We have a rolling admissions process, which means that we begin to review applications and make admissions decisions beginning in late fall and continuing throughout the spring. We review each application in its entirety and do not use numbers to form any sort of composite rating. So while we try to provide decisions as soon as we can, the time required for each application varies. Being unspecific in this way can be frustrating for applicants, but it enables us to build the strongest possible class every year and to give every application the attention it deserves.
8. Which firms/organizations recruit heavily from your school? Which ones hire the highest percentage of your graduates?
The leading professional services firms in the nation, a multitude of government agencies and prestigious public interest organizations recruit Boston University School of Law students. Approximately 70 percent of our graduates are employed in the private sector upon graduation, the majority of whom are working in large law firms. National law firms such as Ropes & Gray LLP, Skadden Arps LLP, and Weil Gotshal LLP—and all of the Big Four accounting firms—recruit our students as do federal, state, and local government agencies across the country. Our students are also selected for federal government honors programs and the Presidential Management Fellowship program. Many of our graduates join the ranks of U.S. Attorney, District Attorney and Public Defender offices nationwide. Still others serve in the federal and state judiciaries.
BU Law has strong ties with international, national, and regional public interest organizations for summer and academic year internships, pro bono placements, and permanent positions. These groups include legal services organizations, civil rights and civil liberties organizations, and international nongovernmental organizations. Finally, a number of graduates also utilize their law degrees in a wide variety of business pursuits as well as in academia as faculty, administrators and researchers.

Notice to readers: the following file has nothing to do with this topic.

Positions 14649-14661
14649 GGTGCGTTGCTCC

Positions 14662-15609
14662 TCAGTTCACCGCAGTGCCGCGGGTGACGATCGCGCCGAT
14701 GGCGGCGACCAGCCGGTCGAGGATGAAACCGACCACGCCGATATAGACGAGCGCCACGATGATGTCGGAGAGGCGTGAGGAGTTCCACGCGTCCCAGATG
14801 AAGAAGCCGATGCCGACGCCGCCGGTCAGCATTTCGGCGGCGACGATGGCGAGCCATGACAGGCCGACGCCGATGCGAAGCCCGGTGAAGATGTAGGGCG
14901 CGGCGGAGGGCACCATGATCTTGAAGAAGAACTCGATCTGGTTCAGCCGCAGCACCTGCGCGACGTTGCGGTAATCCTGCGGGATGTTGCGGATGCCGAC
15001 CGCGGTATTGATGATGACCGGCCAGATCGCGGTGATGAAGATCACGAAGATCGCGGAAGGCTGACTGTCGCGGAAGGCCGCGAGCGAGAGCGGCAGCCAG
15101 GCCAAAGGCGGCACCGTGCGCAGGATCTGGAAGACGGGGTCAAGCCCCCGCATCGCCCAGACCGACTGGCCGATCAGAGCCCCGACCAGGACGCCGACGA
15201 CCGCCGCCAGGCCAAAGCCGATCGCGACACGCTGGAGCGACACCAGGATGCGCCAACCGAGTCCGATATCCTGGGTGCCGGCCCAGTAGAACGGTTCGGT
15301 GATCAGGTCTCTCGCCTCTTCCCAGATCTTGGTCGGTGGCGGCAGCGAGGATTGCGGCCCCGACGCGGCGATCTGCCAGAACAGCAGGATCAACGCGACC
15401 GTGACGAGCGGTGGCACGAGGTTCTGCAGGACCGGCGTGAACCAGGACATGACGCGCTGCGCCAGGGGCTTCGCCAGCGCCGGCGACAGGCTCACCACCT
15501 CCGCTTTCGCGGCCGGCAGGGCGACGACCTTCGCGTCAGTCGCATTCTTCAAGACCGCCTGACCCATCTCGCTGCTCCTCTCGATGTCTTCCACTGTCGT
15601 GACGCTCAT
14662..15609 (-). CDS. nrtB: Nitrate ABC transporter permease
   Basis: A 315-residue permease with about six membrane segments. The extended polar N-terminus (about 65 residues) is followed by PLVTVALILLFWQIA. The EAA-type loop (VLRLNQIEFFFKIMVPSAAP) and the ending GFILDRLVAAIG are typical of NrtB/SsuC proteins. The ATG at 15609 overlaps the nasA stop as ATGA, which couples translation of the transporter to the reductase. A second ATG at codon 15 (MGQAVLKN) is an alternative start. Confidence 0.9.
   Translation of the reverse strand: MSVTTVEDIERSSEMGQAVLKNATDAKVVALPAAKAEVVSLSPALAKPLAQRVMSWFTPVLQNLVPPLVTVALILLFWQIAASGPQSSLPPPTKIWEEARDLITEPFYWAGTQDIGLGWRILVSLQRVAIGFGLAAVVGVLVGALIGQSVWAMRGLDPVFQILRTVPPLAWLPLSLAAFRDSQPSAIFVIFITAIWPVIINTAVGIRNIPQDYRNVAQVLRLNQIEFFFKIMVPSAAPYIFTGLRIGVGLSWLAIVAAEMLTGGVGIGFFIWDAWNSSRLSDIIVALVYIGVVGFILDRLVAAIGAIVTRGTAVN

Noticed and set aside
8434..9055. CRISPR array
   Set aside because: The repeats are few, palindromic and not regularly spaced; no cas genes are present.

9. What are some of the most common mistakes that applicants make that hurt their chances of being accepted?
In answering this question there is no need to belabor the obvious, such as careless writing of essays or concluding sentences that announce the applicant's fervent desire to attend school X—where school X is some other law school! (Once in a while this actually happens.) Suffice it to say that an application is the first step toward a career in which careful attention to detail is an important element of professional success. The application should be drafted with a corresponding professionalism. It might as well be mentioned, too, that applying late in the season, especially right at the deadline, can hurt an applicant's chances simply because there will be fewer seats available in the class at that point.
10. Can you describe the archetypal student for your school?
There is no archetype. We deliberately avoid it. This law school has been open to all comers on the basis of ability since the day it opened its doors. If we were to speak in broad general terms, we could say that our students have high energy and spirit, they value community, they work hard, they are self-starters, and they have an interest in taking advantage of all the things that BU Law has to offer. They come from across the nation and around the world. Students are encouraged to be themselves at BU Law, and the result is an intelligent, dynamic, and eclectic community.